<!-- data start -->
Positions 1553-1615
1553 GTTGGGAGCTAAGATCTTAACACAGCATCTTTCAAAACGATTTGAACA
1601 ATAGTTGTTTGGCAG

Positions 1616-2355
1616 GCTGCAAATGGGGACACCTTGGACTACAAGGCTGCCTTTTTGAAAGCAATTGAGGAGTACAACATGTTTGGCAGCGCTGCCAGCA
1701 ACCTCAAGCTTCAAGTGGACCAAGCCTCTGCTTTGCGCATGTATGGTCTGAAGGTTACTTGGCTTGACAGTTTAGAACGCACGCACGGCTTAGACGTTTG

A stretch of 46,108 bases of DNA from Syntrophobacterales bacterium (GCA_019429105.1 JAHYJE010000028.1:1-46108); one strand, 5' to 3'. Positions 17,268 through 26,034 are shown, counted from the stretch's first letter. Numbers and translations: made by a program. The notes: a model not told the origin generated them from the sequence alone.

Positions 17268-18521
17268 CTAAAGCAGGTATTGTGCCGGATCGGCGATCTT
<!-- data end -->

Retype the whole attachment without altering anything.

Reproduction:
Positions 1553-1615
1553 GTTGGGAGCTAAGATCTTAACACAGCATCTTTCAAAACGATTTGAACA
1601 ATAGTTGTTTGGCAG

Positions 1616-2355
1616 GCTGCAAATGGGGACACCTTGGACTACAAGGCTGCCTTTTTGAAAGCAATTGAGGAGTACAACATGTTTGGCAGCGCTGCCAGCA
1701 ACCTCAAGCTTCAAGTGGACCAAGCCTCTGCTTTGCGCATGTATGGTCTGAAGGTTACTTGGCTTGACAGTTTAGAACGCACGCACGGCTTAGACGTTTG

A stretch of 46,108 bases of DNA from Syntrophobacterales bacterium (GCA_019429105.1 JAHYJE010000028.1:1-46108); one strand, 5' to 3'. Positions 17,268 through 26,034 are shown, counted from the stretch's first letter. Numbers and translations: made by a program. The notes: a model not told the origin generated them from the sequence alone.

Positions 17268-18521
17268 CTAAAGCAGGTATTGTGCCGGATCGGCGATCTT